Nigerians started voting on Saturday to elect a successor to President Muhammadu Buhari, with many hoping the next leader will steer Africa’s most populous nation and biggest economy on a new course after years of worsening violence and hardship.
Polling stations were scheduled to open at 8:30 a.m. (0730 GMT), though Reuters reporters at several locations across the country saw some that were not ready. In northern Kano State, southern Bayelsa State and the federal capital Abuja, reporters saw queues of voters with no election officials in sight.
Reporters at one location in central Lagos, another in the city of Awka, in southeastern Anambra State, and one in the northeastern city of Maiduguri saw voting begin, though at other Lagos locations there were delays.
Buhari, a retired army general, is stepping down after serving the maximum eight years allowed by the constitution but failing to deliver on his pledge to bring back order and security across Nigeria, Africa’s top oil-producing nation.
The main candidates in the most wide open contest since the end of army rule in 1999 are two political veterans from the two main parties and a candidate from a minor party who opinion polls suggest has a chance thanks to support from young voters.
More than 93 million people are registered to vote for the next president and members of the National Assembly. Some 176,600 polling stations were scheduled to be open between 8:30 a.m. and 2:30 p.m. (0730 GMT to 1330 GMT).
Vote-counting will begin as soon as polls close and results will be posted outside polling stations. The final tally from the 36 states and federal capital Abuja is expected within five days of voting.
“I hope that whoever becomes president will alleviate the suffering of the masses. We are in (a) difficult time, transportation costs and food prices have tripled,” said Umar Abdullahi, a tea seller waiting to vote in the city of Kano.
The run-up to the vote was marred by violence, a pattern seen in previous Nigerian elections, with the killing of a senatorial candidate in the volatile southeast region on Wednesday the latest in a series of serious incidents.
The election comes as Nigerians are struggling to cope with a shortage of cash caused by a botched plan to swap old bank notes for new ones that has wreaked havoc on people’s daily lives and led to scenes of violence at banks and cash machines.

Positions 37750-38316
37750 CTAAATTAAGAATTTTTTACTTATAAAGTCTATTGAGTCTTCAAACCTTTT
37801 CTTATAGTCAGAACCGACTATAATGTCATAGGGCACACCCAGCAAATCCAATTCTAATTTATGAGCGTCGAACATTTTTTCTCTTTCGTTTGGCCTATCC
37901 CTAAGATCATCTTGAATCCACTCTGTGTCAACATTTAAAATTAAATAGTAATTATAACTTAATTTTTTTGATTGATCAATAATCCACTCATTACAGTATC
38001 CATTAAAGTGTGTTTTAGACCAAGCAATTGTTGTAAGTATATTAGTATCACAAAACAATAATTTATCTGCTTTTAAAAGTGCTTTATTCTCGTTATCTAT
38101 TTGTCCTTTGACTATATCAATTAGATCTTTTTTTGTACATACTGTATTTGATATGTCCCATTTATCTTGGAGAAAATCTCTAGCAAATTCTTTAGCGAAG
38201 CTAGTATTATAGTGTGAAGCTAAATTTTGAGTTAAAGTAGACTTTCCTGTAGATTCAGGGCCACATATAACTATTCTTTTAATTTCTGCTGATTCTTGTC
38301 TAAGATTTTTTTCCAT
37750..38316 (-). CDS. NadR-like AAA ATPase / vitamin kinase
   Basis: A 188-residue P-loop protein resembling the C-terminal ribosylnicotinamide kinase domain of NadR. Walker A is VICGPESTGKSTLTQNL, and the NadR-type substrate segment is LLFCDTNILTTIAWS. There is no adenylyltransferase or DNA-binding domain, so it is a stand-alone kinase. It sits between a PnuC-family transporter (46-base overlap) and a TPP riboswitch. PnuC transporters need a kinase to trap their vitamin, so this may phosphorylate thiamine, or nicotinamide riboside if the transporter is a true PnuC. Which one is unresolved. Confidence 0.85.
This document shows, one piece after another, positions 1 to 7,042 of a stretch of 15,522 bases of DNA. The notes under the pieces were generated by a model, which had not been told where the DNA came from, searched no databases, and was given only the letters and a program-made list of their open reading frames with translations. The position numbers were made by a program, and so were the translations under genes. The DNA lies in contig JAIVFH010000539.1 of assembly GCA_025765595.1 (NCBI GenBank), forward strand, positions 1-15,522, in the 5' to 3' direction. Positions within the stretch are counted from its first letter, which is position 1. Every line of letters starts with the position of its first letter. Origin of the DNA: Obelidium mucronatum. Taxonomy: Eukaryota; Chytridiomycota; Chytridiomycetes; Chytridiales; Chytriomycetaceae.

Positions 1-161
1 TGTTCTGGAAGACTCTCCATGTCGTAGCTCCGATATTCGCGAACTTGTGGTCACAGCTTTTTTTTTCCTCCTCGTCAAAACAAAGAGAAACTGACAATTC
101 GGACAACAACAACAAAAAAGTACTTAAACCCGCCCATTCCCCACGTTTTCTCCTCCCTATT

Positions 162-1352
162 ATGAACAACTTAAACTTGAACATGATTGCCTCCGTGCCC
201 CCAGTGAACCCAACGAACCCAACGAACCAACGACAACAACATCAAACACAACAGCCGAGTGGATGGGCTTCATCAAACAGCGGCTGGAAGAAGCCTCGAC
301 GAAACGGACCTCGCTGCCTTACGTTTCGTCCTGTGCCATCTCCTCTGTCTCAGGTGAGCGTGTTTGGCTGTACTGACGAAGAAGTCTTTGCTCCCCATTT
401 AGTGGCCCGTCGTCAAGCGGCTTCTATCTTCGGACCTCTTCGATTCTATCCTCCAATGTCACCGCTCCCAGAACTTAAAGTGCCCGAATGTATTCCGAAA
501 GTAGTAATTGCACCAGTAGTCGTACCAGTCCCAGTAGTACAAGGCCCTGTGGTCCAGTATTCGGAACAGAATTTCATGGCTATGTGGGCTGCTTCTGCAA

THREE MAIN CONTENDERS
The new president will also have to grapple with problems ranging from high inflation, deep poverty and energy shortages to an Islamist insurgency in the northeast, industrial-scale oil theft in the south and rampant crime everywhere.
For the election, land borders were closed, soldiers were patrolling the streets in several states and movements were restricted in an effort by the authorities to boost security.
The main contenders in the race to succeed Buhari are former Lagos governor Bola Tinubu, 70, of the ruling All Progressives Congress, former vice president Atiku Abubakar, 76, of the main opposition Peoples Democratic Party, and former Anambra State governor Peter Obi, 61, of the smaller Labour Party.
Tinubu and Atiku, as he is known in Nigeria, are both political heavyweights with decades of networking behind them and bulging campaign coffers. Both Muslims, Tinubu is an ethnic Yoruba from the southwest and Atiku is a Fulani from the northeast.
Obi, a Christian from the Igbo ethnic group, has less of a political machine behind him but has used a slick social media campaign to generate huge enthusiasm among young voters, with some even calling themselves the “Obidients”.
Nigeria has a long history of electoral fraud and violence, though its polls have been getting gradually cleaner in recent cycles.
The Independent National Electoral Commission (INEC) says it has introduced new technology and procedures to ensure this election is free and fair, such as a Bimodal Voter Accreditation System (BVAS) that will identify voters using biometric data.
INEC says mobile phones are not permitted in voting booths because in the past people have used them to take photos of their ticked ballot papers to show to candidates who have offered to pay for their votes.
“The election will be free and fair. We didn’t have that before. They have computer, they have fingerprint, they have picturing. You can’t cheat now,” said Mohammed Aisha, a grocery shop owner waiting to vote in Lagos.
Despite such precautions, analysts have warned there were still risks from the dearth of cash, which could make hard-pressed citizens vulnerable to vote-buying by candidates, and a shortage of fuel that could make it hard for INEC to deploy staff and equipment to all areas.